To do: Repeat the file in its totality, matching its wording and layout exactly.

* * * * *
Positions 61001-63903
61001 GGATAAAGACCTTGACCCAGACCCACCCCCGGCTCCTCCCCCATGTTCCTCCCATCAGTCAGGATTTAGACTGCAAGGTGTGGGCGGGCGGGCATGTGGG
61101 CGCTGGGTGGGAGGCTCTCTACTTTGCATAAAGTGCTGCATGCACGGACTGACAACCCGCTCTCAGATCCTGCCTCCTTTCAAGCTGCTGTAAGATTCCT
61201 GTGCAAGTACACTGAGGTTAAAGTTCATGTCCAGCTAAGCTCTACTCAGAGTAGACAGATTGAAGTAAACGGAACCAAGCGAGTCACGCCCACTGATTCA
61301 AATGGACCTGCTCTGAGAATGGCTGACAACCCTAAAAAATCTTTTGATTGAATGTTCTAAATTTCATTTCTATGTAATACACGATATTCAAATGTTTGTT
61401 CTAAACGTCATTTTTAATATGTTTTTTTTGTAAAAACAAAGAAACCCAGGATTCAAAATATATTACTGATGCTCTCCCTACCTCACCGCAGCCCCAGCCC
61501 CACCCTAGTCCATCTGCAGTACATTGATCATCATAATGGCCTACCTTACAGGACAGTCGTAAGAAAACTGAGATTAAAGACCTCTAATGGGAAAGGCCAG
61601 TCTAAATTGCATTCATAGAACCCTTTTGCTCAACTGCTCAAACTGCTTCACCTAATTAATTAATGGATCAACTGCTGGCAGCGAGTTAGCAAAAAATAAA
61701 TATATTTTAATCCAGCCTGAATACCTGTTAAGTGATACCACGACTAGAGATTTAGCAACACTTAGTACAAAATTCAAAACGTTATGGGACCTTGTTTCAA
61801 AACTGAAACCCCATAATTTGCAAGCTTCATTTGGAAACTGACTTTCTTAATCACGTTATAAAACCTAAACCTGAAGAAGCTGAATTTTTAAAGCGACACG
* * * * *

Positions 61001-63903
61001 GGATAAAGACCTTGACCCAGACCCACCCCCGGCTCCTCCCCCATGTTCCTCCCATCAGTCAGGATTTAGACTGCAAGGTGTGGGCGGGCGGGCATGTGGG
61101 CGCTGGGTGGGAGGCTCTCTACTTTGCATAAAGTGCTGCATGCACGGACTGACAACCCGCTCTCAGATCCTGCCTCCTTTCAAGCTGCTGTAAGATTCCT
61201 GTGCAAGTACACTGAGGTTAAAGTTCATGTCCAGCTAAGCTCTACTCAGAGTAGACAGATTGAAGTAAACGGAACCAAGCGAGTCACGCCCACTGATTCA
61301 AATGGACCTGCTCTGAGAATGGCTGACAACCCTAAAAAATCTTTTGATTGAATGTTCTAAATTTCATTTCTATGTAATACACGATATTCAAATGTTTGTT
61401 CTAAACGTCATTTTTAATATGTTTTTTTTGTAAAAACAAAGAAACCCAGGATTCAAAATATATTACTGATGCTCTCCCTACCTCACCGCAGCCCCAGCCC
61501 CACCCTAGTCCATCTGCAGTACATTGATCATCATAATGGCCTACCTTACAGGACAGTCGTAAGAAAACTGAGATTAAAGACCTCTAATGGGAAAGGCCAG
61601 TCTAAATTGCATTCATAGAACCCTTTTGCTCAACTGCTCAAACTGCTTCACCTAATTAATTAATGGATCAACTGCTGGCAGCGAGTTAGCAAAAAATAAA
61701 TATATTTTAATCCAGCCTGAATACCTGTTAAGTGATACCACGACTAGAGATTTAGCAACACTTAGTACAAAATTCAAAACGTTATGGGACCTTGTTTCAA
61801 AACTGAAACCCCATAATTTGCAAGCTTCATTTGGAAACTGACTTTCTTAATCACGTTATAAAACCTAAACCTGAAGAAGCTGAATTTTTAAAGCGACACG